On a Sunday afternoon, 18-year-old Emma is exercising at her gym. She stands in front of a panel of lights on the wall and heaves a ball at it. She smiles as it hits the target and the lights go out. Emma has autism and epilepsy, as well as delayed speech and gross motor skill deficits.
"What we do here, we help her work on more sensory-related skill by hitting the lights, but also work on her sport-related skill and gross motor skill by doing simple chest pass,” said Ricardo Cunningham, the owner of the studio.
Cunningham opened Life Changing Fitness Kids, also known as LCF Kids, in 2011. The studio in Falls Church, Virginia, near Washington, D.C., offers a therapeutic program to help children with disabilities develop physical and social skills.
Responding to a need
A new government survey suggests that one in 45 children, ages three to 17, have been diagnosed with autism spectrum disorder (ASD) in the U.S. This means that two percent of the nation’s children are living with autism. Most of them have limited physical and social skills but they don’t have much of an outlet to improve their condition.
Cunningham wants to change that with his adaptive fitness program.
“What inspired me to start a program like this is my aunt. She has Down Syndrome,” he said. “When we were growing up, we saw her struggle. There were not a lot of programs for her to participate in to help her build up her gross motor skill, coordination, and even motor planning skill.”
Cunningham, a former track and field athlete, came to the U.S. from Jamaica in 2000, and studied health fitness and recreation research at George Mason University in Virginia.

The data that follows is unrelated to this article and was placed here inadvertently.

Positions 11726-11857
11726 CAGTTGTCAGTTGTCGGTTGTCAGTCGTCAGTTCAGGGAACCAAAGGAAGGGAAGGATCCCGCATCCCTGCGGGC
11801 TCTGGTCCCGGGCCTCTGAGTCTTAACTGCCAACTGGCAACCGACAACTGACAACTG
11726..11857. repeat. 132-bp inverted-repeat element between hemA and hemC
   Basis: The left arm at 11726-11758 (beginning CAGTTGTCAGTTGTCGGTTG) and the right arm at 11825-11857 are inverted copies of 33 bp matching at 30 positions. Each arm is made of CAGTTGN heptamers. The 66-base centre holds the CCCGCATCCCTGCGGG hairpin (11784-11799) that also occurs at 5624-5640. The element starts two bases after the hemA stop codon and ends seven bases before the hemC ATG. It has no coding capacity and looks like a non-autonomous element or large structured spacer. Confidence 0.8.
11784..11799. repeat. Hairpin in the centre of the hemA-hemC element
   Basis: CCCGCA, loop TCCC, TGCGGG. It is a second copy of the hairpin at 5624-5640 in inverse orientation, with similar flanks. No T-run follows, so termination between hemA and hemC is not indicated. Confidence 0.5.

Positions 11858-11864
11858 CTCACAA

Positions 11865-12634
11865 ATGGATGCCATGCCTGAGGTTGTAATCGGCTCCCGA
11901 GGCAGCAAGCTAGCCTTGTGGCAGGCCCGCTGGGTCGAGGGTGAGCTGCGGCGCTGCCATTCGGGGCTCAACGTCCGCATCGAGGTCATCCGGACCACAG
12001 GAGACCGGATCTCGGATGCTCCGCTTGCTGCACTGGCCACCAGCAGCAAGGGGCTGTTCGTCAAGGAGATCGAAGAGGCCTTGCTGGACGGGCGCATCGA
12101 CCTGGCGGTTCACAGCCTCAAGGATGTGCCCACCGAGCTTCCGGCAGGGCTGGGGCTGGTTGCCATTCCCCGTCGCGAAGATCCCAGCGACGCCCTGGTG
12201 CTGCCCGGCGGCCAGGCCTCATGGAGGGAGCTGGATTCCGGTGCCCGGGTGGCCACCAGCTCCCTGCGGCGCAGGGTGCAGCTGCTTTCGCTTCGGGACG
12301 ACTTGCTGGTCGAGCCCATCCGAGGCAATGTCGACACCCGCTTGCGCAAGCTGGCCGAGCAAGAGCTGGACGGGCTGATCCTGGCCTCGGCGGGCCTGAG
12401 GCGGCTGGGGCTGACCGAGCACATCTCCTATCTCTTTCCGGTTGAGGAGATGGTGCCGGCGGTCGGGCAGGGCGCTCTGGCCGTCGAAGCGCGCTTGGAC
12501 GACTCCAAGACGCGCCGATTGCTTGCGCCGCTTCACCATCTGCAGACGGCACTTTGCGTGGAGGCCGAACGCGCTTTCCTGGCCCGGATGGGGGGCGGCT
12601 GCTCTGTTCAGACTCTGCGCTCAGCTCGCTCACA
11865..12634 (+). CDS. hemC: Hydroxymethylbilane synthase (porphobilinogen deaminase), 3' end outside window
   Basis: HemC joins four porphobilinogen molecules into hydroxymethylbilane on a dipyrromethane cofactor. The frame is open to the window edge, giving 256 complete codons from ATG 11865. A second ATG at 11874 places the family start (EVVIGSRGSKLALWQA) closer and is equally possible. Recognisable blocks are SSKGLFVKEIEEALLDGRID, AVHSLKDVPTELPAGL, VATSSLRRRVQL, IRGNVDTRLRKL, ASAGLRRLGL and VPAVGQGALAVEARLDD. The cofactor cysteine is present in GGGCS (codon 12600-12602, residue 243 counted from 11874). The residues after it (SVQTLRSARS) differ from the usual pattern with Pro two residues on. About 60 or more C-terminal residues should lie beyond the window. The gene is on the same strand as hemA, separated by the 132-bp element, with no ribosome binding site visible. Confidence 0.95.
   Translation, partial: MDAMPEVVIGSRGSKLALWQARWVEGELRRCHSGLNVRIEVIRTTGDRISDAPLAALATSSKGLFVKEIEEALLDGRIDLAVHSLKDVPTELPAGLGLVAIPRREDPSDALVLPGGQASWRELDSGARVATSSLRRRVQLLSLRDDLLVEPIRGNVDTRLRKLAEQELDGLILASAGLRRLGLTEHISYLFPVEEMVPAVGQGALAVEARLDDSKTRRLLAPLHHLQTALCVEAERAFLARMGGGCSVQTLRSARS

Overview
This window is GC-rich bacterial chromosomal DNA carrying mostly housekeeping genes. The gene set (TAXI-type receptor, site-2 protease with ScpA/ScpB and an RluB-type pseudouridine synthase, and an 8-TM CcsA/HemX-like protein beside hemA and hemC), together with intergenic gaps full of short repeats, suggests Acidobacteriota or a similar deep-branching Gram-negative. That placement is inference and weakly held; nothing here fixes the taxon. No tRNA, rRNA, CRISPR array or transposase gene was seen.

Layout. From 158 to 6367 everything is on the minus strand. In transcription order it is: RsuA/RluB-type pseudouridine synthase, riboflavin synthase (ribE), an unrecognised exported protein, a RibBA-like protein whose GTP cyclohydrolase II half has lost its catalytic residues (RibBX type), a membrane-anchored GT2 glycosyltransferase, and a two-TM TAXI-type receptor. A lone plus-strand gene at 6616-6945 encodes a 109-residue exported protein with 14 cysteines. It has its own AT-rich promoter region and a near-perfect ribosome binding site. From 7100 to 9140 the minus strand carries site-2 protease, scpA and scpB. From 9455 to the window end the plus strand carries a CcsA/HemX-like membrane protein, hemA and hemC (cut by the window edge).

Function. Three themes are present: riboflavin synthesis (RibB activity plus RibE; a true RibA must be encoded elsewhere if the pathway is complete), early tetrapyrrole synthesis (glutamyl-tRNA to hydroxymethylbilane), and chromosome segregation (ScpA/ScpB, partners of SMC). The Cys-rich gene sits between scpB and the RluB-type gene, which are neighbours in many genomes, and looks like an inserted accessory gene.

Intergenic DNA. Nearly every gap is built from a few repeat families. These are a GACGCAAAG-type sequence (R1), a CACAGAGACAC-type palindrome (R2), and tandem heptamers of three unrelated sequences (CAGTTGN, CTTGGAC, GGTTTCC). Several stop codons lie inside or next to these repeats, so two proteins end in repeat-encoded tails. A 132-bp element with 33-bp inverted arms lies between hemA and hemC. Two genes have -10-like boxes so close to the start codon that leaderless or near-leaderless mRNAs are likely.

“It was always a vision of mine to help people. It is my passion,” he said. “I wanted to create an environment where kids can come and work and build their confidence and also don’t feel intimidated, a place like a safe haven for them, a place that they come and feel good about themselves,” Cunningham said.
The program is designed for people as young as three years old and as old as 21. The specific routine in a one-on-one setting for each child varies depending on their particular needs. Cunningham and other trainers assist children using equipment that is designed to help improve skills such as memory, coordination and elevate their metabolic rate for weight management.
The children also have group sessions.
Disguising therapy as play
“It is like a playground. When they come here, they don’t think of it as a therapy. They think of it as a place they have to go to have fun,” Cunningham said.
Cunningham also published three instructional books that would help children outside the gym.
“What these books do is it gives the parents a second tool to help them work on the skills in the home comfort of their own,” he said.
Emma has been coming to the gym for four-and-a-half years and, according to her mother Donna Budway, has had great success with her weight management, a typical problem facing kids with autism.
"And one of the really great benefits we never ever anticipated was a social aspect of it. And the friendships we have here with the kids she comes to the gym with," Budway said.
Yet, Cunningham's goal is more than providing a comfort zone for the kids.
"So the key is to build up success. It is to build up individual skill. And then they will take it out into their community,” he added. “My goal is to have these children more acceptable in the community and also in the workplace."
However, he stressed, this can only be possible if able-bodied people make an effort to make those with disabilities feel included.